I have always thought that basketball provides an excellent context for observing leadership in action. Coaches have to act as leaders even though they can’t play and team members must often step up and lead while they play. It’s also a context that changes quickly, so the demand for leadership is almost constant.
In an attempt to be clear and transparent, I must admit that I’m not unbiased when it comes to basketball. As a native Chicagoan, I hold a special place in my Leadership Hall of Fame for people like Phil Jackson, who led the Chicago Bulls to six championships in the 1990s (and five more for the Los Angeles Lakers after that).
But today’s blog is about the Boston Celtics, who just lost the seventh game of a semi-final series with the Miami Heat. They are out of the playoffs and will soon be out of people’s memories because second place doesn’t count for very much these days. In addition, it wasn’t even the finals, only the contest for the NBA’s Eastern Conference championship.
Nevertheless, I’d like to focus on the Celtics’ coach, Doc Rivers, another great leader. He was a player himself before becoming a coach, so he has a great sense of what players need to play well. He is also both perceptive and articulate. For instance, when he was asked how his older players could keep up with their younger competitors, he said, “Passes move faster than players do.”
The unique part of his strategy during this year’s playoffs was in choosing to not practice on the team’s off days. Thus, he took my the advice from my new book, Do Nothing!, to new heights. In his case, it was exactly the right strategy. Why? First, because this year’s schedule was compact: teams had to play an abbreviated schedule (due to a labor dispute) in a concentrated time frame; they had far fewer off-days than normal, and more days when they played back-to-back games. And second, because Rivers’ three big stars, Paul Pierce, Kevin Garnett, and Ray Allen, were all approaching the nadir of their careers. Pierce, nicknamed ‘The Truth,’ is 34 years old and has played 14 seasons in the pros; Garnett, ‘The Big Ticket,’ is 36 and has played 17 seasons; and Allen is almost 37 and has played 16 seasons.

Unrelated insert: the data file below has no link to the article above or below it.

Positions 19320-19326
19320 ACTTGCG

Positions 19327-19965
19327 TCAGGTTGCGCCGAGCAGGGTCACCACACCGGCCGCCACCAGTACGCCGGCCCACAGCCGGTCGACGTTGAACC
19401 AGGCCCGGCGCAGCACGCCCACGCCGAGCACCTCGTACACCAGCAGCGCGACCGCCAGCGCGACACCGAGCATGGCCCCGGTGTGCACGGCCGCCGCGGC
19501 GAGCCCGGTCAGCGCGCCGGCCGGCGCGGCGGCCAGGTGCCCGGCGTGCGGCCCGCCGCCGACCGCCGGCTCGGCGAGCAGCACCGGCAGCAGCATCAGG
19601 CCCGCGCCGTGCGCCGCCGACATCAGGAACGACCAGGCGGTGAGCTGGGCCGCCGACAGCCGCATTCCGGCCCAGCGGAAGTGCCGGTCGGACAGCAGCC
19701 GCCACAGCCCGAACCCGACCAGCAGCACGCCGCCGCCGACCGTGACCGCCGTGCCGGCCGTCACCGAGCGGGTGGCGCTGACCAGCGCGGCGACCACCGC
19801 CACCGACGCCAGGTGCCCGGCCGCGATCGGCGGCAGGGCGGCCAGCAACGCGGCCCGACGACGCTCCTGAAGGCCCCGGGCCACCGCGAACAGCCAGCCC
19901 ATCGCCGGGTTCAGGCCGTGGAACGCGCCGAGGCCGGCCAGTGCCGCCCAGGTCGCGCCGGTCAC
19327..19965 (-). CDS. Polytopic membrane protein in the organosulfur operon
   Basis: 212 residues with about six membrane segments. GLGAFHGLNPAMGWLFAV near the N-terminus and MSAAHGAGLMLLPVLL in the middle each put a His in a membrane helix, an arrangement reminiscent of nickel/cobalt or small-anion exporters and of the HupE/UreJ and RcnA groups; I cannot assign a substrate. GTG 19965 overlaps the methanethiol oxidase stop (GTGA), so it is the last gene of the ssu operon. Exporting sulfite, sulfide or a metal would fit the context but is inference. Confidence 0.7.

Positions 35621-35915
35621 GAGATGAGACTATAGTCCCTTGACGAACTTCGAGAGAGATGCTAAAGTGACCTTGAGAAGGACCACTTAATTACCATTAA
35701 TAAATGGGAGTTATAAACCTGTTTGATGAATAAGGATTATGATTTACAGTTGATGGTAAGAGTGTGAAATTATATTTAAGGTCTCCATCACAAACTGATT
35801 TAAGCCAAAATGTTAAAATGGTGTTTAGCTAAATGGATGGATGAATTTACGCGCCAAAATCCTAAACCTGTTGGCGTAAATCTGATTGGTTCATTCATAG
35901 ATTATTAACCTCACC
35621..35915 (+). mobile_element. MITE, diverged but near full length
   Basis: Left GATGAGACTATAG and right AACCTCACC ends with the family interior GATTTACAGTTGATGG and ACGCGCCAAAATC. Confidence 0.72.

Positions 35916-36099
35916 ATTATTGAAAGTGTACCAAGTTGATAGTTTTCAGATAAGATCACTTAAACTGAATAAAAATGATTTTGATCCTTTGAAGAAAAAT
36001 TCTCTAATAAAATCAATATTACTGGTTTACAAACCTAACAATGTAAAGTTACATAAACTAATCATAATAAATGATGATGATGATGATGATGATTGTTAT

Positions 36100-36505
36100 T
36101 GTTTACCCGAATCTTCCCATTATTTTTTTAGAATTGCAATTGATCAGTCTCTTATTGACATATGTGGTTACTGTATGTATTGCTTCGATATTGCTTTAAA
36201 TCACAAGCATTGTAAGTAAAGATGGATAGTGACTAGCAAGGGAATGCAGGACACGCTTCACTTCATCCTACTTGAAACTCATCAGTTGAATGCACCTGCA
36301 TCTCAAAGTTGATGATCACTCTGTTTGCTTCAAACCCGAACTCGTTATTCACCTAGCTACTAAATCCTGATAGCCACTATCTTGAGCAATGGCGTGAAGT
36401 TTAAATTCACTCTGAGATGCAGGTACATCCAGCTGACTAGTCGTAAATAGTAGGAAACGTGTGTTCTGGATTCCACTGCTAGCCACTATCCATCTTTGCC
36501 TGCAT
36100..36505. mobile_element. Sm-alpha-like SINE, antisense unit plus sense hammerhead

In his attempts to preserve his players’ health and stamina, as much as he could, Rivers had Pierce and Allen playing the fewest minutes per game of their careers, and Garnett played even less than that. More pointedly, the Celtics never held a single practice session during the playoffs. Instead, they watched and analyzed film and went over their game plans the day of each game.
As Rivers put it, “We’re just too old. We’re tired and old and banged up … if I have a choice between the legs and the brains, I’m going to take the legs every single time.” He went on to say, “We have to do whatever we need to do. Every team is individual. It’s not by choice. It’s by need.”
In the end, it was pretty amazing that the Celtics did as well as they did, because only a loyal few expected them to weather the season and go so far in the playoffs.
But the Celtics not only endured, they thrived, beating the Heat in Miami in the 5th game of their series to take a 3-2 lead and bring hope to everyone who roots for aging basketball players. After this victory, they only needed one more to go to the NBA Finals.
Sadly, this was not meant to be, and even Coach Rivers thought that they simply ran out of steam.
Other leaders have also made notable, historic decisions to Do Nothing!, not always because of need. Sometimes they were appropriately cautious because they had no experience and, as a result, no clear intuition about how to proceed.
Chris Craft, who ran Missile Control for NASA during the Apollo moon program, is one of many notable examples. He set a ‘sticky trigger’ for his operational decisions. After Apollo 13 had an oxygen tank explode two days after its launch, he decided to cancel their planned lunar landing and, throughout the process of making decisions that would get the astronauts back to earth safely, he followed a simple rule: “If you don’t know what to do, don’t do anything.” His rationale was that if you do something wrong in space, it can be catastrophic. Thus, they only did what they absolutely needed to do: they didn’t make big, risky decisions.
Sometimes leaders should Do Nothing! because of need and sometimes because of a lack of information. Ironically, more leaders would also do better by doing nothing simply because it helps their team members be more effective. Thus, when teachers do less, their students learn more, and when coaches like Phil Jackson do less during a game, e.g., by uncharacteristically sitting down and crossing their arms and legs, their team members step up and take responsibility. In other words, there are many reasons for leaders to Do Nothing! If only more of them would.